From Gregorian chant to Bach’s Brandenburg Concerti, the music of the Medieval, Renaissance, and Baroque periods is both beautiful and intriguing, expanding our horizons as it nourishes our souls. In this Very Short Introduction, Thomas Forrest Kelly provides not only a compact overview of the music itself, but also a lively look at the many attempts over the last two centuries to revive it. Kelly shows that the early-music revival has long been grounded in the idea of spontaneity, of excitement, and of recapturing experiences otherwise lost to us–either the rediscovery of little-known repertories or the recovery of lost performing styles, with the conviction that, with the right performance, the music will come to life anew. Blending musical and social history, he shows how the Early Music movement in the 1960s took on political overtones, fueled by a rebellion against received wisdom and enforced conformity. Kelly also discusses ongoing debates about authenticity, the desirability of period instruments, and the relationship of mainstream opera companies and symphony orchestras to music that they often ignore, or play in modern fashion.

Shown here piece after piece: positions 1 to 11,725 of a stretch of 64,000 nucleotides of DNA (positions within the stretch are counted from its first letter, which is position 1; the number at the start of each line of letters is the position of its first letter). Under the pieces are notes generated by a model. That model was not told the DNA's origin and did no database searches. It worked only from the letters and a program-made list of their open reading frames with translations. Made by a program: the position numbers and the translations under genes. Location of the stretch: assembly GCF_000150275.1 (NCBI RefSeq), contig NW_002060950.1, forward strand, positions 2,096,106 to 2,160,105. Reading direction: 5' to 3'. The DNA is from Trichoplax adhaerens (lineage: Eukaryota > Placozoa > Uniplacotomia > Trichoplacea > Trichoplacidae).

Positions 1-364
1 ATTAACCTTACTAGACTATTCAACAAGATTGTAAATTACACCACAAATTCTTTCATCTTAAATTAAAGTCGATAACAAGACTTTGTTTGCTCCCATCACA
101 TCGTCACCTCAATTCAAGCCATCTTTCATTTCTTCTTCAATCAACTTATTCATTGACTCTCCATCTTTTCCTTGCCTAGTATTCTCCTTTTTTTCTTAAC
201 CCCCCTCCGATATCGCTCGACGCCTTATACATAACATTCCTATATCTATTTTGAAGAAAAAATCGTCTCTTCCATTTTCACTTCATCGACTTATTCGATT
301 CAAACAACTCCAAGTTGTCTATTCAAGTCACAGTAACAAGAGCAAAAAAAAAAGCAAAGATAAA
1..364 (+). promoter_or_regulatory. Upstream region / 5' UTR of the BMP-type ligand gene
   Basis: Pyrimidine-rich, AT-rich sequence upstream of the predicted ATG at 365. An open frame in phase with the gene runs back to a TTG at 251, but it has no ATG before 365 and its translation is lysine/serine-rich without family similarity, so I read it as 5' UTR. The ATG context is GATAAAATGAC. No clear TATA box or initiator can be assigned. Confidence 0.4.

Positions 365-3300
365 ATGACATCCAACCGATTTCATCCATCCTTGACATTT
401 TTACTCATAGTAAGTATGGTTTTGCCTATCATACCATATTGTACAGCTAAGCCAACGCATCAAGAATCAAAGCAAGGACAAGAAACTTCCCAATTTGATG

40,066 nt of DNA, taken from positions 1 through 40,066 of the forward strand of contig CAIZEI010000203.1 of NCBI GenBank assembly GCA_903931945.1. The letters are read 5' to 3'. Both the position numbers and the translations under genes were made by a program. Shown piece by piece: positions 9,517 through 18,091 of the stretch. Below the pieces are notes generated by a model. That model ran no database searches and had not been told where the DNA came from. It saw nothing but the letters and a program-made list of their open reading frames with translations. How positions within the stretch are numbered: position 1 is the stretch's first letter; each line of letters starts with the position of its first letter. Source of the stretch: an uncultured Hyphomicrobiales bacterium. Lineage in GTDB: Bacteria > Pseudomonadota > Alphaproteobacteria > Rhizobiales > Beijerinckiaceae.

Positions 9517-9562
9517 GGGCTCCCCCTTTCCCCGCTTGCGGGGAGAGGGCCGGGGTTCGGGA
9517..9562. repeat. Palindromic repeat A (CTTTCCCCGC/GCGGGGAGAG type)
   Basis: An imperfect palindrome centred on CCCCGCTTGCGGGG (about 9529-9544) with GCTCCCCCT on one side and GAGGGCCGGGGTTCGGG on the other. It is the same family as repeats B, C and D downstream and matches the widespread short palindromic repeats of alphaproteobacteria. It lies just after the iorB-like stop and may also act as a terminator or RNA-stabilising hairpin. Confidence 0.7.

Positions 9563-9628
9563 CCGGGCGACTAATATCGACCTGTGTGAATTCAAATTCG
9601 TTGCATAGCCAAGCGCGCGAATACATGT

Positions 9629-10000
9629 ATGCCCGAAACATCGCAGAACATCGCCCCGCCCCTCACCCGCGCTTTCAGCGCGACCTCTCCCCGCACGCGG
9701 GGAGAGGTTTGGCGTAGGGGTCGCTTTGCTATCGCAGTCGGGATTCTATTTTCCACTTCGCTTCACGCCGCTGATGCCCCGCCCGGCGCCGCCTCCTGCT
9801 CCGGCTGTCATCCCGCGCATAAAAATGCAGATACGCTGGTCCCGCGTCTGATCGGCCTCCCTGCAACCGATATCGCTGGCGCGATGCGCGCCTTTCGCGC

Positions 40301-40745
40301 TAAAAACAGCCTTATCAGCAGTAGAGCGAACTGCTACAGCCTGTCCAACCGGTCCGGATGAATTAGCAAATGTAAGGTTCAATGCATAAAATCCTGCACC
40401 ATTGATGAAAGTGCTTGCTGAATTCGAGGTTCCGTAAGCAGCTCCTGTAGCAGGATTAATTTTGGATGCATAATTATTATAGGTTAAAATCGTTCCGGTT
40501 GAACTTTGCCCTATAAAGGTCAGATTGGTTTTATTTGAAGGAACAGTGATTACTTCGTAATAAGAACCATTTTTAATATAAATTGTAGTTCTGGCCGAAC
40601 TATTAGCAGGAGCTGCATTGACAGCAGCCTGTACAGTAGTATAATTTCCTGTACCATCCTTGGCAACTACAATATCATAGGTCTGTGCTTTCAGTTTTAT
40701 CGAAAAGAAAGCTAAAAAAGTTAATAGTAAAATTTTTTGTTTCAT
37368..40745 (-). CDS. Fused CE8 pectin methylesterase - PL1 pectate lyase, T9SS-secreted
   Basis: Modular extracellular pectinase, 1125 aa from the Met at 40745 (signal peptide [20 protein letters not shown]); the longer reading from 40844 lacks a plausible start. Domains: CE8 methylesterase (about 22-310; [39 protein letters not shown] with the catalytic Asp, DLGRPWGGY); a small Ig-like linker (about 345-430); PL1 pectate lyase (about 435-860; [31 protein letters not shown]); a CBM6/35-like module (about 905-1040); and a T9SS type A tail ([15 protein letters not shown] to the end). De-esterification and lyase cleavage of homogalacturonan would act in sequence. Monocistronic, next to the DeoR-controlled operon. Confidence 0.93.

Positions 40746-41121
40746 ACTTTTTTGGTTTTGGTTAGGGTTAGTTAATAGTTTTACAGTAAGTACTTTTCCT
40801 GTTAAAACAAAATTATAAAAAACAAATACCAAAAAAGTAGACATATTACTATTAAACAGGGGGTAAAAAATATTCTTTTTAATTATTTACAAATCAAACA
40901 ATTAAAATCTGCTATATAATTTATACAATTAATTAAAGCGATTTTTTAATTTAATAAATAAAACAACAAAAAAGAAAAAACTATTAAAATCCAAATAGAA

Digital Signatures: The Impact of Digitization on Popular Music Sound (MIT Press) by Ragnhild Brøvig-Hanssen, Anne Danielsen

Is digital production killing the soul of music? Is Auto-Tune the nadir of creative expression? Digital technology has changed not only how music is produced, distributed, and consumed but also – equally important but not often considered – how music sounds. In this book, Ragnhild Brøvig-Hanssen and Anne Danielsen examine the impact of digitization on the aesthetics of popular music. They investigate sonically distinctive “digital signatures” – musical moments when the use of digital technology is revealed to the listener. The particular signatures of digital mediation they examine include digital reverb and delay, MIDI and sampling, digital silence, the virtual cut-and-paste tool, digital glitches, microrhythmic manipulation, and autotuning – all of which they analyze in specific works by popular artists.